Like soldiers, cops, EMTs, firefighters and other “first responders,” news reporters and photojournalists often find themselves running toward trouble rather than away from it. As a result, they are often present when bad things happen. This, of course, does not mean that they caused the bad thing, just that they were in the vicinity. Throughout the history of journalism, going at least as far back as Samuel Wilkeson of the New York Times covering the battle of Gettysburg in 1863 and finding the body of his own son among the Union dead, the issue has come up again and again. Here are some notable cases:
–There is the story of photographer Kevin Carter, who took a heart-stopping photo of a starving child apparently being stalked by a waiting vulture. That photo, taken in Sudan in 1993, earned him both praise and condemnation. After the photo won the Pulitzer Prize in 1994, Carter took his own life. Here is his NYT obit (written by South Africa correspondent Bill Keller). Few people realize that Carter helped save the girl’s life. His story was later the focus of a film, called “The Death of Kevin Carter: Casualty of the Bang Bang Club.” (Made in 2006 at the Cal-Berkeley School of Journalism.)
–There is the longer version of Mal Browne’s photo of the burning monk. Browne also describes the incident in a segment of a terrific historical PBS video called “Reporting America at War.”
–There is the story behind another famous Vietnam war photo — the “napalm girl” photo of 1972, taken by photojournalist Nick Ut, a Vietnamese native who was working for the AP at the time. As with Kevin Carter, few people who saw this photo ever learned that Ut put his camera down and render aid that probably saved the girl’s life. Here is a version told in part by the AP photo chief in Saigon during the war, the prize-winning photojournalist Horst Faas. The girl, Kim Phuc, survived and moved to Canada. Here is more about her. She was also the subject of a 1999 biography by Denise Chong called The Girl in the Picture. Photographer and subject also met several times.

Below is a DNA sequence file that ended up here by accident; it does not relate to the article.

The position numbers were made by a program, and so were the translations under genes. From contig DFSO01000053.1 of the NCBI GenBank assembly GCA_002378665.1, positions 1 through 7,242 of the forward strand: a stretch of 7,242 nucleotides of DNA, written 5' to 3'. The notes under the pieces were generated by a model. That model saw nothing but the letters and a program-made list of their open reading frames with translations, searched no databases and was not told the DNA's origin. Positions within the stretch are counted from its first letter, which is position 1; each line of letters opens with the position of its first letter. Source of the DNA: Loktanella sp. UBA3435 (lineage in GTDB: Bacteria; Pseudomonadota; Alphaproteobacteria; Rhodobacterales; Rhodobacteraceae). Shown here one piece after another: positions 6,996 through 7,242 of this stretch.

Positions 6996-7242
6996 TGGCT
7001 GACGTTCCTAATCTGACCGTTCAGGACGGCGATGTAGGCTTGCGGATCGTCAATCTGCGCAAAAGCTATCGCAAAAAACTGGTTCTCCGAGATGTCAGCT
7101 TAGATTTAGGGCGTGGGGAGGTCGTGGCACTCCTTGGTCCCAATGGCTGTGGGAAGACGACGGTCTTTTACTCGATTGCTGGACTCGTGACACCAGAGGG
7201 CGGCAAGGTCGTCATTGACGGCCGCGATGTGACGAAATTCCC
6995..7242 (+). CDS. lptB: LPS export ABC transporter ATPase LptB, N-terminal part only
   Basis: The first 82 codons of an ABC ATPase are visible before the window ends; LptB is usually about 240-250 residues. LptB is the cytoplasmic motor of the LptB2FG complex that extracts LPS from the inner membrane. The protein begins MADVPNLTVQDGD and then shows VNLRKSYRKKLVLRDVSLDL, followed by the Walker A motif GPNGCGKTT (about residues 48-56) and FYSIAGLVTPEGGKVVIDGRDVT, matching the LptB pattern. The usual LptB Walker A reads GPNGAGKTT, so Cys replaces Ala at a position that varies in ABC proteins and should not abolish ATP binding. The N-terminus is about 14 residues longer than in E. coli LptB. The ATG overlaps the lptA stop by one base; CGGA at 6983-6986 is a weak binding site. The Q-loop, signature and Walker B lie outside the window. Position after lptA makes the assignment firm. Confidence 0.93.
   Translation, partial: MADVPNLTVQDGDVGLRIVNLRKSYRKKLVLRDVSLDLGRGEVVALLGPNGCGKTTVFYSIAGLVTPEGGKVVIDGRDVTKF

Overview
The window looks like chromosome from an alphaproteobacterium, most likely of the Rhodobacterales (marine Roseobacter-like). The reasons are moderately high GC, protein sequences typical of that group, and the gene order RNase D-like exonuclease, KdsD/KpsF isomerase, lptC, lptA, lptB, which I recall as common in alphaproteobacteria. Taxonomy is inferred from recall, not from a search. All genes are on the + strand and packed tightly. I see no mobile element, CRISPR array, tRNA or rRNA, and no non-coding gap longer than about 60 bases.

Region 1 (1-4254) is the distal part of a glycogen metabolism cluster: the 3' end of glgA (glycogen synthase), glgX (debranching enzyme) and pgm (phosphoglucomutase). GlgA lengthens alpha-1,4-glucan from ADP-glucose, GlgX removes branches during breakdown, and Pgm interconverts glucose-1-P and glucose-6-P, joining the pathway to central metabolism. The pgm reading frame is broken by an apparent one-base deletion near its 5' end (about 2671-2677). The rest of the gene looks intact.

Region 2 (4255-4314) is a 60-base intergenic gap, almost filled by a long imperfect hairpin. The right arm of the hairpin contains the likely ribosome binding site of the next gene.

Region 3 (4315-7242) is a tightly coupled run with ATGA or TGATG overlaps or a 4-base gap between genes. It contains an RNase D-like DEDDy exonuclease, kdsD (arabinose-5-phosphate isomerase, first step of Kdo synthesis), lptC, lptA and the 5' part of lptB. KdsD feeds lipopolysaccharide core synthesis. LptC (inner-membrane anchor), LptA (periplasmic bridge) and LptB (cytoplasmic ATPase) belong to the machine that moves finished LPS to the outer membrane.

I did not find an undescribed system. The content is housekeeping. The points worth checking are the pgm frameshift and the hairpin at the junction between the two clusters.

–More recently, NYTimes photojournalist Tyler Hicks has found himself in the thick of things all throughout Pakistan, Afghanistan, and the countries of the Arab Spring. Hicks, a Pulitzer Prize-winner, was captured in Libya in March 2011. Later, he was with his colleague Anthony Shadid when Shadid died from a severe asthma attack that came on while the two journalists were entering forbidden territory in Syria. Hicks carried his buddy’s body across the border into Turkey.